Do you know what my job is, Jay? It’s not complicated, but it’s noble. I’ll tell you what my job is, Jay. Take a seat. My job is to deliver the correct words of the worship songs to the congregation, usually spread across a beautiful backdrop. Something like a flowering field, or a Montana sunset. Sometimes in the winter I throw a beach up on the screen just to fight the Seasonal Affective Disorder. I get those words up there, and I do it at the right time, every time. That’s my job.
Why are you trying to do my job, Jay? Have I tried to do your job? Do you see me going up on the stage with my Takamine? Yeah, I’ve got one, what single Christian guy doesn’t? Do you see me going down there, strumming some chords and singing some songs with my eyes involuntarily closed in a worshippy passion? No, you don’t see that. You know why? Because that’s not my job. I was called to operate a useful Microsoft program. Just let me do my job.
It’s time you give me the respect I deserve. How would you survive Sunday mornings without me? A hymnal? Please, we’re not Catholics. You do a lot of things well. Every time you flex that falsetto, it brings the tears. If Coldplay has taught us anything, it’s that tears = tithes. That’s good work, Jay. And I know that sometimes Jesus speaks into your ear monitor and tells you that you need to mix up the arrangement of the song, so you need to let the keyboardist, the harpist, the tuba, and the djembe know where to go musically. On those times where the Spirit is telling you that we need to go over the mountains and the sea just one more time, we all appreciate your leadership.
But most of the time, that’s not it, chief. Most of the time you’re up there, acting like you’re Bon Jovi and you’re going to let the crowd do the next verse of Livin’ on a Prayer. Nobody has their lighters out here, Jay. It’s 9:30am on a Sunday morning. Your job is to be the voice we sing along with, that’s it. You initiate the singing, I show people the lyrics. You do your job, I’ll do mine, and there won’t be any trouble. Keep up the teleprompter act, though, and we’re gonna have a problem. You know who sits right next to me? The sound guy, Jay. You and I both know the kinds of things he can do to make your world filled with hurt. We don’t need to go there, do we? I’d hate for you to get a lot of feedback in your ear monitor. It’d be a shame, Jay. A real shame.
Whoa, whoa, whoa! Wuh-uh-uh-oh! Where did that come from? Seriously bro, it’s like I don’t even know you anymore. You sure this isn’t about something else? Like maybe how I started dating Sara last week? Bro, we’ve talked about that. You guys only dated for like a month. Plus, you and I weren’t even really friends back then so it doesn’t count.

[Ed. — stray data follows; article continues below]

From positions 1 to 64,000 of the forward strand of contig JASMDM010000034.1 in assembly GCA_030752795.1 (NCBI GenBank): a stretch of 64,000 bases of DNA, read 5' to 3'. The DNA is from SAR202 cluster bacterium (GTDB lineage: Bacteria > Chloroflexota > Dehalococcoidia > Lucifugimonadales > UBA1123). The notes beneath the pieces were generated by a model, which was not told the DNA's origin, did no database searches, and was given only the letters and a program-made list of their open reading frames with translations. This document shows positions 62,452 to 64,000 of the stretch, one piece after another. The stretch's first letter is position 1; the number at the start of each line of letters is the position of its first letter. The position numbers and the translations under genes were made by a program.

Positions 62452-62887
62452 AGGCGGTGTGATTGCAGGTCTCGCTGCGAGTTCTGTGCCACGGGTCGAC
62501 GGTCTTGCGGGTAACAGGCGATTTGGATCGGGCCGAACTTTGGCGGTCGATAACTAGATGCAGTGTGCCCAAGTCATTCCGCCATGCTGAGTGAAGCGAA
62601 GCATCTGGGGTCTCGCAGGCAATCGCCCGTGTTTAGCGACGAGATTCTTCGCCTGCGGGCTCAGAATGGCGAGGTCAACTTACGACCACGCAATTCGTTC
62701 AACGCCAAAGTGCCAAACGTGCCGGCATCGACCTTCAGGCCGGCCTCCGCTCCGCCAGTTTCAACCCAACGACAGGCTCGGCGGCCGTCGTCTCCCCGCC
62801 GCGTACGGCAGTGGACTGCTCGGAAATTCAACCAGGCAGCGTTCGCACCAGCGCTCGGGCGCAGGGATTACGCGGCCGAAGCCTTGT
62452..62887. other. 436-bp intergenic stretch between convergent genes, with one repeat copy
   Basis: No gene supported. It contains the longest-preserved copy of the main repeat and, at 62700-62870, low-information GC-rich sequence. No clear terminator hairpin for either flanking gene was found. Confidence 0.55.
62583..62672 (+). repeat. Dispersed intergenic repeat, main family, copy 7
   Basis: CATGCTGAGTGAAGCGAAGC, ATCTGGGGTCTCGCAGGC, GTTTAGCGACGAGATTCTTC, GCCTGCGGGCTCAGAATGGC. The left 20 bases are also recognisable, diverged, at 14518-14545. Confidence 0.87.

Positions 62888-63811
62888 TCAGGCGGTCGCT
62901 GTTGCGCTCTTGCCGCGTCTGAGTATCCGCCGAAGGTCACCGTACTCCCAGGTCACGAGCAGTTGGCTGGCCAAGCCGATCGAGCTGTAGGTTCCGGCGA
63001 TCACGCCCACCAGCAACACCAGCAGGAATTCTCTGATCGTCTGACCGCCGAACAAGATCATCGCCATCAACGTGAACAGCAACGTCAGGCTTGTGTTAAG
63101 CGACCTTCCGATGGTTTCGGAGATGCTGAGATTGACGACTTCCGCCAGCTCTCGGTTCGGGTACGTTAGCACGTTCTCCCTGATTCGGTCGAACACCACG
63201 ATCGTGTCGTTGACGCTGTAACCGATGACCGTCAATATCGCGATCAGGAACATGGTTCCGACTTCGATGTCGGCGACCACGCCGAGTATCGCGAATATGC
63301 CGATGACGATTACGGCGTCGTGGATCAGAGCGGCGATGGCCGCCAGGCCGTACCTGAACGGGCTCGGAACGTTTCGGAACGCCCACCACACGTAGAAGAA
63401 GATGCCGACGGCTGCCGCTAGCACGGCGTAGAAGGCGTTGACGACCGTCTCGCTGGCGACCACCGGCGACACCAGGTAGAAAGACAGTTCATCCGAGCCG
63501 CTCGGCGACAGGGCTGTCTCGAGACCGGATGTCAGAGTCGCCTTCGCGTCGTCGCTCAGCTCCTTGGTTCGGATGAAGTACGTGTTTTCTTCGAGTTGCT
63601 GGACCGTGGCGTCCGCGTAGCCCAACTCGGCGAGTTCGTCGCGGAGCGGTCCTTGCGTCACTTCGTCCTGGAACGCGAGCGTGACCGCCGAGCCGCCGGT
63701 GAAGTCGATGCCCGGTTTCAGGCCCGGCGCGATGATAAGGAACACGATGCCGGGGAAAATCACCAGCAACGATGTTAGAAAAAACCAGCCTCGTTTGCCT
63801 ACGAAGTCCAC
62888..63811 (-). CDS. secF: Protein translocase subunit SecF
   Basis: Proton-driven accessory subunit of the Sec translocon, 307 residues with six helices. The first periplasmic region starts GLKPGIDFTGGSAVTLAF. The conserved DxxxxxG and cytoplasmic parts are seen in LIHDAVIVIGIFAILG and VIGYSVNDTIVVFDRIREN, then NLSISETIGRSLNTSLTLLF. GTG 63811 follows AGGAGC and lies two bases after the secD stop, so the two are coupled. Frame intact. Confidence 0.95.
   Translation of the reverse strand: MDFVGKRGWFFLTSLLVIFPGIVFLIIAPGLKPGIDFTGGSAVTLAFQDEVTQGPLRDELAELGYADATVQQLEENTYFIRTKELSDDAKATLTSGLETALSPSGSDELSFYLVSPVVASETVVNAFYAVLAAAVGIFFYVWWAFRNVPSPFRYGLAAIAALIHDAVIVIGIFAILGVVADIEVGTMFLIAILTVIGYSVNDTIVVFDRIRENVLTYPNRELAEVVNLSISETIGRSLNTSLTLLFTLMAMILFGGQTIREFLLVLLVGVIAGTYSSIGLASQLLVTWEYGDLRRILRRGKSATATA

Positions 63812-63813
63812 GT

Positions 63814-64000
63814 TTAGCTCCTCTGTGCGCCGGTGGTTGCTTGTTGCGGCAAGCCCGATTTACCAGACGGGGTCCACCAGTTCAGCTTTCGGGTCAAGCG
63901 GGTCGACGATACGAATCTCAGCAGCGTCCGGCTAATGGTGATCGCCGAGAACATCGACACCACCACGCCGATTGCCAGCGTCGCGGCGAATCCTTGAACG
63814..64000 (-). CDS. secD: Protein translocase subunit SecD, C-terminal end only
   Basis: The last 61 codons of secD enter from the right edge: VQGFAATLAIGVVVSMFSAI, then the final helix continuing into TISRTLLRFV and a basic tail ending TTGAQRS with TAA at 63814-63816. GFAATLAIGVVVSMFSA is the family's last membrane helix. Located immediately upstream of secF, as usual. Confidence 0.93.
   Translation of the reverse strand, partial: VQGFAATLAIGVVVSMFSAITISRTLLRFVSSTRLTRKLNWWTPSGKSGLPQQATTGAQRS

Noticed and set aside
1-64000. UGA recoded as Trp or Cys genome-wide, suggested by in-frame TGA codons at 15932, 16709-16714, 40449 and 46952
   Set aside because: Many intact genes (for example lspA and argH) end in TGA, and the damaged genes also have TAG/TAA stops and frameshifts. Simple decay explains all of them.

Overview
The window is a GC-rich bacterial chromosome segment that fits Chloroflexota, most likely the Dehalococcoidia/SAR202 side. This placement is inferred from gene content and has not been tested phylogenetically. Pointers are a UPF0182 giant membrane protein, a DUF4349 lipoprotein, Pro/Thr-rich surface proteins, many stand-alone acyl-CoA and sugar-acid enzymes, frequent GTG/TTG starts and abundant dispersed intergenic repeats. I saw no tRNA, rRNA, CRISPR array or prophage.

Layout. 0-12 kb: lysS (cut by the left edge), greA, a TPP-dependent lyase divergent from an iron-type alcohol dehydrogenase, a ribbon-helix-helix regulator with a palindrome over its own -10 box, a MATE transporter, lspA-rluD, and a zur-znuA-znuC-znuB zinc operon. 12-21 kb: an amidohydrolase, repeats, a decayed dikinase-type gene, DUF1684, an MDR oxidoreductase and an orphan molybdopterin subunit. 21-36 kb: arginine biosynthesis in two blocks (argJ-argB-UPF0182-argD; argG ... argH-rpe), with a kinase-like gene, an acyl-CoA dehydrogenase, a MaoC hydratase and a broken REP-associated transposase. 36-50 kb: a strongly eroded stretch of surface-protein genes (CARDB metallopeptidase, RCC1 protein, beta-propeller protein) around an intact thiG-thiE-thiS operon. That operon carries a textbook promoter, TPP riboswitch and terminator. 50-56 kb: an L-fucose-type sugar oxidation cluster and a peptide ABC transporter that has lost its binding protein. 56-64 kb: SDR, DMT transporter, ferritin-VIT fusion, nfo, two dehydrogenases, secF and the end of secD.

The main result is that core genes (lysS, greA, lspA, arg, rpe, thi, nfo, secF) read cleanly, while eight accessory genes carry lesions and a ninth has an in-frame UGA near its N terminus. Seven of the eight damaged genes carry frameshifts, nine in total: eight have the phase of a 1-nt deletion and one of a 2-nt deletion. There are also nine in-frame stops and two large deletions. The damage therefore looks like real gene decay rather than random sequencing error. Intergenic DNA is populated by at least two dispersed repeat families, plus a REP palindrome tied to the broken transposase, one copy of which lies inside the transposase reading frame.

For now, let’s pretend that you’re actually serious about this whole “speak n’ sing” thing and I’ll try to explain why I do what I do even though you probably won’t get it because you’ve never lead worship anywhere much less been lead worshipper for a trans-denominational meta-church. No offense, bro.
Question: What good is a slide with words on it if you can’t read? Answer: Not very good at all.
Are there illiterate people at our church? Probably not. Most of the farmers and truck drivers go to Lakeside Baptist across town. But maybe there are. And even if there’s only one, I think that justifies my decision to say “the splendor of the King” before I put it to music. It’s my job to bring people closer to Jesus and that includes all people, not just the ones who paid attention in first grade.
Secondly, where’s this obsession with the slides coming from? It seems to me – and I could be off-base here, but I’m just calling it like I see it cause you’re my boy and what are boys for if not to be upfront with each other but definitely let me know if there’s something else going on or if I’m missing something here – but it seems like you’re turning the overhead screen into an idol. We want people looking at the stage which then makes them think about heaven. Who cares about what’s going on the screen? No offense, bro.
You know who else had a big screen he wanted everyone to pay attention to? King Nebuchadnezzar. That didn’t work out too well for Chad-rack, Three-pack, and Antonio, and I’m not about to let you get this church thrown in a fiery furnace.
I don’t want you to think I don’t appreciate what you do for us, but I just feel like – and again, I could be wrong here but you got me all worked up and I need to speak my mind for a minute or else I won’t be able to sleep tonight – I feel like Christians did fine without Powerpoint for, like, 4,000 years and whenever the world ends and we’re back to living in caves and playing guitar by flashlight, we’ll do fine without Powerpoint again. Is that what I want? No. But we could do it. That’s all I’m saying.
Seriously though, are you sure this isn’t about Sara?